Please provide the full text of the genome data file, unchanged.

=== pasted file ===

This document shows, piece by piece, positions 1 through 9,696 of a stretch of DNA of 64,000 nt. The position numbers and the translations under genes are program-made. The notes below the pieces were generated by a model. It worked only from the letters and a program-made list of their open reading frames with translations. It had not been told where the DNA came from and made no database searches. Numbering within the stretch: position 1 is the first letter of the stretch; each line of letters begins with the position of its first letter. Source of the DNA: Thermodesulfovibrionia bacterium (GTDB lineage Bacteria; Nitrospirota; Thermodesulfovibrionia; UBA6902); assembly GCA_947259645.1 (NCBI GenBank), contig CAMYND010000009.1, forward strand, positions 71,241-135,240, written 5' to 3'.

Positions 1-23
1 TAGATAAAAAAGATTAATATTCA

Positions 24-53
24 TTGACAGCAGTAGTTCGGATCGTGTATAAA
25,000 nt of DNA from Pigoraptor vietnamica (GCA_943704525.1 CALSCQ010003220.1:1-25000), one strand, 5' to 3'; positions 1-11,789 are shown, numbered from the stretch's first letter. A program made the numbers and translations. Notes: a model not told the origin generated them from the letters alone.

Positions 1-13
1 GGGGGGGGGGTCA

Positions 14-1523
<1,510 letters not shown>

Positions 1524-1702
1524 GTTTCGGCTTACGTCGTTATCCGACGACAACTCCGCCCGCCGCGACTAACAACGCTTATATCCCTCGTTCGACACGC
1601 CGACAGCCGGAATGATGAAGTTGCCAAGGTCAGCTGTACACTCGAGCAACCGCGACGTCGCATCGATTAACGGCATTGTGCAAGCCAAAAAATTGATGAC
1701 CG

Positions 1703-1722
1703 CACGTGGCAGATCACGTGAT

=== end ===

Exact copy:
This document shows, piece by piece, positions 1 through 9,696 of a stretch of DNA of 64,000 nt. The position numbers and the translations under genes are program-made. The notes below the pieces were generated by a model. It worked only from the letters and a program-made list of their open reading frames with translations. It had not been told where the DNA came from and made no database searches. Numbering within the stretch: position 1 is the first letter of the stretch; each line of letters begins with the position of its first letter. Source of the DNA: Thermodesulfovibrionia bacterium (GTDB lineage Bacteria; Nitrospirota; Thermodesulfovibrionia; UBA6902); assembly GCA_947259645.1 (NCBI GenBank), contig CAMYND010000009.1, forward strand, positions 71,241-135,240, written 5' to 3'.

Positions 1-23
1 TAGATAAAAAAGATTAATATTCA

Positions 24-53
24 TTGACAGCAGTAGTTCGGATCGTGTATAAA
25,000 nt of DNA from Pigoraptor vietnamica (GCA_943704525.1 CALSCQ010003220.1:1-25000), one strand, 5' to 3'; positions 1-11,789 are shown, numbered from the stretch's first letter. A program made the numbers and translations. Notes: a model not told the origin generated them from the letters alone.

Positions 1-13
1 GGGGGGGGGGTCA

Positions 14-1523
<1,510 letters not shown>

Positions 1524-1702
1524 GTTTCGGCTTACGTCGTTATCCGACGACAACTCCGCCCGCCGCGACTAACAACGCTTATATCCCTCGTTCGACACGC
1601 CGACAGCCGGAATGATGAAGTTGCCAAGGTCAGCTGTACACTCGAGCAACCGCGACGTCGCATCGATTAACGGCATTGTGCAAGCCAAAAAATTGATGAC
1701 CG

Positions 1703-1722
1703 CACGTGGCAGATCACGTGAT